At the Disruptive Health Technology Institute, for which she led the launch in 2013, Lynn Banaszak has directed more than $4.5 million to 36 new, disruptive technologies that are bringing transformational improvements in the affordability, accessibility, quality and simplicity of healthcare solutions. Over the last 15 years she has been responsible for developing strategic road mapping for many healthcare and life sciences companies and has overseen product and technology development and marketing implementation for tech startups. Formerly, she was chief relationship officer at the Pittsburgh Life Sciences Greenhouse. In addition to her professional duties, Banaszak is noted by her peers for providing extensive mentoring activities and commitments to help foster leadership skills, civic engagement, professional and personal development and entrepreneurial creativity, regionally and nationally. She is described as a "connector" … one who is "thoughtful and strategic about making sure that the most constituents as possible can benefit from any situation, particularly women and girls." Just a few of the many organizations and groups with which she actively engages include 100 Women Who Care, Pittsburgh Women in Bio, the Women's Center and Shelter of Greater Pittsburgh's Tile Quilt Campaign, Women and Girls Foundation, Coro Pittsburgh's Women in Leadership and A Day in My Shoes Pittsburgh. In nominating her for the ATHENA award, one of Banaszak's peers wrote, "She pays it forward and is always quick to help, connect and mentor whenever the opportunity presents itself. She epitomizes the character of ATHENA."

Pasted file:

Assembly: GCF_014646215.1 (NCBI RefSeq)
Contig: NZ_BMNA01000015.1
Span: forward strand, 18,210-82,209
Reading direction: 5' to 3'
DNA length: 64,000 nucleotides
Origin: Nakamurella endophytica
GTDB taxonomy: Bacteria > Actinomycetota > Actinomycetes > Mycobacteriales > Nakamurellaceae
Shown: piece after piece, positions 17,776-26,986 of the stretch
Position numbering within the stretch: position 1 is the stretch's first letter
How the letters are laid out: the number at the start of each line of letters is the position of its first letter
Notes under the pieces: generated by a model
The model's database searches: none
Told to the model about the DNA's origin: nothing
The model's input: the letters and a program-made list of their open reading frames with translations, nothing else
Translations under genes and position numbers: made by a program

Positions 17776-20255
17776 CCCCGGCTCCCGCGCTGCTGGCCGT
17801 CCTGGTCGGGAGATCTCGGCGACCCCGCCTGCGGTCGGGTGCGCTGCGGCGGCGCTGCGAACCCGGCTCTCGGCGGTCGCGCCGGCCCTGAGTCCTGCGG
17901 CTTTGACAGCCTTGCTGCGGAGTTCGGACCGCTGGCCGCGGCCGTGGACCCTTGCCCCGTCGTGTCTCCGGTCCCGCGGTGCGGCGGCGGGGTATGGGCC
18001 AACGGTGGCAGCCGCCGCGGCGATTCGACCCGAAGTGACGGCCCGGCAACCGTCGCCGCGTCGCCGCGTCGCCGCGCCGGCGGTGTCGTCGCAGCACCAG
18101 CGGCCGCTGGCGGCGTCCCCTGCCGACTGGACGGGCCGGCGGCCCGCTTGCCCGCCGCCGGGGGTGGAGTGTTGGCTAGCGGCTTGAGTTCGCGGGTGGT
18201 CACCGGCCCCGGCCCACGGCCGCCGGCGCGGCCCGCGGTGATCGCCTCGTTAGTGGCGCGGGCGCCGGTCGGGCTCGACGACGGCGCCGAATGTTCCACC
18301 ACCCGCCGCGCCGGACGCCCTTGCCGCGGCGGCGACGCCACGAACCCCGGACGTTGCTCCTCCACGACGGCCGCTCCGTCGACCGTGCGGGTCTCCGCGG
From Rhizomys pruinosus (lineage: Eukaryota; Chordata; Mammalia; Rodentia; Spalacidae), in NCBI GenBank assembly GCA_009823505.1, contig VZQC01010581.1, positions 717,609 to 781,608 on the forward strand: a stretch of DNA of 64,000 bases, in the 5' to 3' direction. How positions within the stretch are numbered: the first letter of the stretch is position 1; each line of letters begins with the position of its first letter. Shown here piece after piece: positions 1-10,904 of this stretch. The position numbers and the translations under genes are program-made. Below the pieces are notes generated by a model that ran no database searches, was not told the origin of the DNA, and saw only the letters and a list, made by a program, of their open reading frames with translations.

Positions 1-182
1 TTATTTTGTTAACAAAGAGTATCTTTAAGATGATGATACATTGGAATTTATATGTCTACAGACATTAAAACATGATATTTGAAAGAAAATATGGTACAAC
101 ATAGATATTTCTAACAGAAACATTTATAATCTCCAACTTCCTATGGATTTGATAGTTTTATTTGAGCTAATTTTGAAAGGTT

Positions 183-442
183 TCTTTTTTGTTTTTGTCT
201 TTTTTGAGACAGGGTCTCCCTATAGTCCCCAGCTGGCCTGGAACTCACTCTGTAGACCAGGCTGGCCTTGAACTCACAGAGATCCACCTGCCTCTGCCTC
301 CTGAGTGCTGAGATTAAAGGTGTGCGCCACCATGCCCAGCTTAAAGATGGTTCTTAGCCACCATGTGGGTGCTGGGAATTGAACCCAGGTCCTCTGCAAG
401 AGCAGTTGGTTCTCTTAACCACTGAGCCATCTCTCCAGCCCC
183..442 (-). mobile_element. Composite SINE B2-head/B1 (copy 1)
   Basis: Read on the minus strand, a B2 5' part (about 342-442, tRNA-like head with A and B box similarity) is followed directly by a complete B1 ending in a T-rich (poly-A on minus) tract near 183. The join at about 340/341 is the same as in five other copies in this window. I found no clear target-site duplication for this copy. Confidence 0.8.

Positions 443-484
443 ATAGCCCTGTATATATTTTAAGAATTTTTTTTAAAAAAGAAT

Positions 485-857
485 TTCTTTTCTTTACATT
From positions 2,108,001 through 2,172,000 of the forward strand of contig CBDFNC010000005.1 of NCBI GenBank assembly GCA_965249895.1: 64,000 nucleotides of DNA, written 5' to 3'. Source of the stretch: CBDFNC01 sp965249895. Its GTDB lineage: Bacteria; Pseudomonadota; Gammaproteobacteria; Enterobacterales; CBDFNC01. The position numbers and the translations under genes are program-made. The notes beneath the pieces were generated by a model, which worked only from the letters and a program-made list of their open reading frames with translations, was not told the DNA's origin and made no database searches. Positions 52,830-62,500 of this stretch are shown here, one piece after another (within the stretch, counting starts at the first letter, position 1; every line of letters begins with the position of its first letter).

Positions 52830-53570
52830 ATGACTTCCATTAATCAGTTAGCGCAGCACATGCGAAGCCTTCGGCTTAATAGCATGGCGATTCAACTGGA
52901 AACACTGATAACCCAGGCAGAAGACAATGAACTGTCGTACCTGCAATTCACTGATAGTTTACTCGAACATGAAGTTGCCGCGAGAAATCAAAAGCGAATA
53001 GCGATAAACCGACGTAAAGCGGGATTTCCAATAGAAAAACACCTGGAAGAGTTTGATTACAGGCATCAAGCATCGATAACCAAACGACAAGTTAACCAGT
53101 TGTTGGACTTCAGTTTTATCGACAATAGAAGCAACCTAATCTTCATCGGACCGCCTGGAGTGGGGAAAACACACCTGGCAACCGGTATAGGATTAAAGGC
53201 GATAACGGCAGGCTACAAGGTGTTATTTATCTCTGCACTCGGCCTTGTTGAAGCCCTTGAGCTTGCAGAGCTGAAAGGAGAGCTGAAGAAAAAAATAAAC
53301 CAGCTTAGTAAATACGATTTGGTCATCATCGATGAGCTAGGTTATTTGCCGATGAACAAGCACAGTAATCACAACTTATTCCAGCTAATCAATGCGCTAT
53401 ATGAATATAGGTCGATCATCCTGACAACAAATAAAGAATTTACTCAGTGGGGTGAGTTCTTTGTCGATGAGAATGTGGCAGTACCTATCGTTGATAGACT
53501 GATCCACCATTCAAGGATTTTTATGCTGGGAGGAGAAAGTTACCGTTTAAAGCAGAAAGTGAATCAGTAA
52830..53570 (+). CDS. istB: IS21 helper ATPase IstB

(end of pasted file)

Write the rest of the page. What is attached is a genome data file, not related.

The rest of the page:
Badger is recognized across Pennsylvania and nationally for her work in leadership development among youth with disabilities. In 2007, she graduated summa cum laude from Geneva College, majoring in disability law and advocacy. She earned a master's degree in rehabilitation counseling in 2009 from the University of Pittsburgh and pursued a doctorate in healthcare ethics from Duquesne University in 2014. She serves as campaign manager for #IWantToWork, a statewide advocacy campaign that has successfully lobbied for changes to policy and legislation to promote employment and full inclusion for individuals with disabilities. Badger helped to found and then lead the Children's Hospital Advisory Network for Guidance and Empowerment (CHANGE), an organization dedicated to improving the transition from pediatric to adult healthcare for youth with disabilities and complex health conditions. She was selected in 2011 as Ms. Wheelchair America – traveling nationally and internationally in that role – to educate the public about the potential for people with disabilities to lead full and enriching lives. In her award nomination it was recognized that "women and girls need to learn to navigate both internal and external barriers to success – issues which are compounded for women with disabilities who encounter daily stigma and discrimination." One of her mentees shared how Badger "helped her find her own voice [as a woman with a disability] and to realize that "being ordinary isn't really what I wanted. Walking or not walking, I wanted to be extraordinary."